NASHVILLE (BP) — God protects Christians facing contemporary turmoil and troubles just as He protected the apostle Paul in the first century, Southern Baptist Convention President Steve Gaines said in his address to the SBC Executive Committee Feb. 19 in Nashville.
Just months ago in November 2017, a gunman slaughtered 26 people attending worship service at First Baptist Church in Sutherland Springs, Texas, on the heels of an October massacre that killed 58 concertgoers and injured 500 more at an outdoor venue in Las Vegas. Most recently, a teenage student who had been expelled from a Florida high school returned, killed 17 students and teachers, and wounded 14 others, although Gaines didn’t mention any specific tragedies.
“In light of everything that has happened and is happening in our nation and our world, you have to ask yourself does God really protect people,” Gaines said. “Well He does, but how does that work?”
Gaines’ sermon during the first plenary session of the SBC EC meeting mainly stayed in Acts 23, where God encouraged Paul and protected him from certain death at the hands of a mob of more than 40 soldiers who objected to his ministry.
“I believe that in the Lord, we have protection,” said Gaines, noting that Christians will still experience troubles and tragedy. “In no way am I saying if you’re a Christian you’ll never experience persecution. But I want to give you a word of promise from the Scripture: If you’re living for Jesus Christ, if you love the Lord Jesus Christ, it’s not over on this earth until God says it’s over.”
God protects Christians from past sinful deeds, from psychological discouragement and from physical danger until an appointed time for the human body to perish, Gaines said in expounding on the text. He encouraged Southern Baptists to repent of their sins, use the power of the Holy Spirit and walk courageously in God’s presence.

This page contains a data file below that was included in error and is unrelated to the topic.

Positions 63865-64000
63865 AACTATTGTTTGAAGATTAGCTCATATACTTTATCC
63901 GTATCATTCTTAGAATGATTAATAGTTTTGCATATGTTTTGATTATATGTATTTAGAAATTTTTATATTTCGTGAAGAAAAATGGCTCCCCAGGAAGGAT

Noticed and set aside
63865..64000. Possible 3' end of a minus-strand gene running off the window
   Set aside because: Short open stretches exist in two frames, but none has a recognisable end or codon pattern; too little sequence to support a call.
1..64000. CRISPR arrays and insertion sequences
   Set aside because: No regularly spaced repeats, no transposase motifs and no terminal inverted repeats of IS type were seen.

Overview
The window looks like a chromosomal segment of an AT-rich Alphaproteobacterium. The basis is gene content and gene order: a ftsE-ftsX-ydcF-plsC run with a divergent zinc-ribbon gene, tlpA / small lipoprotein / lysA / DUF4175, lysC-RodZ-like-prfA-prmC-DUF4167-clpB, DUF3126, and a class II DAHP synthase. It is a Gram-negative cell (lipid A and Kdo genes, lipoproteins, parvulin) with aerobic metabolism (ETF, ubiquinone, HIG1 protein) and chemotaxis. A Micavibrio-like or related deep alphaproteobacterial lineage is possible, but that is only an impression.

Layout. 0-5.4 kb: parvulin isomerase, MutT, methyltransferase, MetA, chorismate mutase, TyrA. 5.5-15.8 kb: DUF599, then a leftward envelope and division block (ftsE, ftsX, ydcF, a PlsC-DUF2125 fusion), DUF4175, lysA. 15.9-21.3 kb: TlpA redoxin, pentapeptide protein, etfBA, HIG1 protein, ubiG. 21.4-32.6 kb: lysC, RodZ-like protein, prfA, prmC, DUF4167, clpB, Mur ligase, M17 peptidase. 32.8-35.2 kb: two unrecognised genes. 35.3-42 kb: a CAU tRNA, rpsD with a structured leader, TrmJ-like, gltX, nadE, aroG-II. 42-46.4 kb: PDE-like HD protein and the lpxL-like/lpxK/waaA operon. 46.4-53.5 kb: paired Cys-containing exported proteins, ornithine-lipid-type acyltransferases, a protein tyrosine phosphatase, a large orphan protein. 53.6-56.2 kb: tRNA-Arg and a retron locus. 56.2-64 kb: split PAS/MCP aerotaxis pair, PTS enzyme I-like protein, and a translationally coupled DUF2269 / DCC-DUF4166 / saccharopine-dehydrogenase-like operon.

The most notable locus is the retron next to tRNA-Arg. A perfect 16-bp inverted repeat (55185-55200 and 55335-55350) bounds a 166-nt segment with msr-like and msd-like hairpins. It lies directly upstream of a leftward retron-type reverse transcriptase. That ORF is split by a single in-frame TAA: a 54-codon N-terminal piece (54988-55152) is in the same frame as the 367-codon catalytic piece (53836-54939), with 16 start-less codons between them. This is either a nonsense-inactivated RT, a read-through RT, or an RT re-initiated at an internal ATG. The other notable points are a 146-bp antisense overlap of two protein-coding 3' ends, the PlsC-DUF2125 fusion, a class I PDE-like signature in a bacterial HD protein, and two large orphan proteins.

God’s protection displayed in Acts 23 was so vital that Jesus Himself stood at Paul’s side, Gaines said, referencing Acts 23:11.
“It was so important Jesus came, and there are some times you need Jesus,” Gaines said. “How many of you would like the Lord to stand at your side?”
Be encouraged by God’s protection, Gaines said, and actively resist the devil.
“Now some people choke on those last three words, ‘resist the devil,'” said Gaines, noting that “resist” does not mean to ignore. “But it’s in the Bible, so would you please say it with me? ‘Resist the devil.'”
Pastors who are not being harassed by Satan can be assured that people in their congregations are suffering, Gaines said, because the devil bothers Christians.
“We’ve got an arsenal of weapons” to use in resisting Satan, Gaines said, “not to mention the whole armor of God.”
Gaines, pastor of Memphis-area Bellevue Baptist Church in Cordova, Tenn., has been preaching through the book of Acts, and plans to complete the series in April, he told the EC. Joining the EC at the meeting were various SBC entity leaders and spouses, state convention leaders, EC staff members and others.